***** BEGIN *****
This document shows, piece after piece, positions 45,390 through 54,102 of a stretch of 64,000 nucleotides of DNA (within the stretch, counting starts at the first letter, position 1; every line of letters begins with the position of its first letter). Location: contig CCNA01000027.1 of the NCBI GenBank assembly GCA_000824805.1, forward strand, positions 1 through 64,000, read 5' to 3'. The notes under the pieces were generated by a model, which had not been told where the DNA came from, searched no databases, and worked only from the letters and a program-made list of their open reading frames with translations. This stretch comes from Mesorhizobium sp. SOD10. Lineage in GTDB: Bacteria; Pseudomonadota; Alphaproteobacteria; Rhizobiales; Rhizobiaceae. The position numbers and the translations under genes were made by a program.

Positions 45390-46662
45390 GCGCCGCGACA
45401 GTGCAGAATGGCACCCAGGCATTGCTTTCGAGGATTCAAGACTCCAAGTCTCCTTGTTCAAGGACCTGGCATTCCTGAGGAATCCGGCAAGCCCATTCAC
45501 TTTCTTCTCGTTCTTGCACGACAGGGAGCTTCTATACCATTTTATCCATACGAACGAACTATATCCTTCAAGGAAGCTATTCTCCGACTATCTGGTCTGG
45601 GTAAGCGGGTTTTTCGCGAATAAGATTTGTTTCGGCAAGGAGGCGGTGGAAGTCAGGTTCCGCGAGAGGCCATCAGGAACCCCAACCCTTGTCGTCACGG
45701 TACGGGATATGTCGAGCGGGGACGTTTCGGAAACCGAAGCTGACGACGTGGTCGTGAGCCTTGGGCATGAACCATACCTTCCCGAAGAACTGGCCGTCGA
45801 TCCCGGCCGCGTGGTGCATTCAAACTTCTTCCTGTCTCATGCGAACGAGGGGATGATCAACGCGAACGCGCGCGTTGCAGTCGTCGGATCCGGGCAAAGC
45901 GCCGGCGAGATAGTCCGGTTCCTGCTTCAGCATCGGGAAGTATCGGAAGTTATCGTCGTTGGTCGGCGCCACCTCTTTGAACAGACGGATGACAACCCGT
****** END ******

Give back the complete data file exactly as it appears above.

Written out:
This document shows, piece after piece, positions 45,390 through 54,102 of a stretch of 64,000 nucleotides of DNA (within the stretch, counting starts at the first letter, position 1; every line of letters begins with the position of its first letter). Location: contig CCNA01000027.1 of the NCBI GenBank assembly GCA_000824805.1, forward strand, positions 1 through 64,000, read 5' to 3'. The notes under the pieces were generated by a model, which had not been told where the DNA came from, searched no databases, and worked only from the letters and a program-made list of their open reading frames with translations. This stretch comes from Mesorhizobium sp. SOD10. Lineage in GTDB: Bacteria; Pseudomonadota; Alphaproteobacteria; Rhizobiales; Rhizobiaceae. The position numbers and the translations under genes were made by a program.

Positions 45390-46662
45390 GCGCCGCGACA
45401 GTGCAGAATGGCACCCAGGCATTGCTTTCGAGGATTCAAGACTCCAAGTCTCCTTGTTCAAGGACCTGGCATTCCTGAGGAATCCGGCAAGCCCATTCAC
45501 TTTCTTCTCGTTCTTGCACGACAGGGAGCTTCTATACCATTTTATCCATACGAACGAACTATATCCTTCAAGGAAGCTATTCTCCGACTATCTGGTCTGG
45601 GTAAGCGGGTTTTTCGCGAATAAGATTTGTTTCGGCAAGGAGGCGGTGGAAGTCAGGTTCCGCGAGAGGCCATCAGGAACCCCAACCCTTGTCGTCACGG
45701 TACGGGATATGTCGAGCGGGGACGTTTCGGAAACCGAAGCTGACGACGTGGTCGTGAGCCTTGGGCATGAACCATACCTTCCCGAAGAACTGGCCGTCGA
45801 TCCCGGCCGCGTGGTGCATTCAAACTTCTTCCTGTCTCATGCGAACGAGGGGATGATCAACGCGAACGCGCGCGTTGCAGTCGTCGGATCCGGGCAAAGC
45901 GCCGGCGAGATAGTCCGGTTCCTGCTTCAGCATCGGGAAGTATCGGAAGTTATCGTCGTTGGTCGGCGCCACCTCTTTGAACAGACGGATGACAACCCGT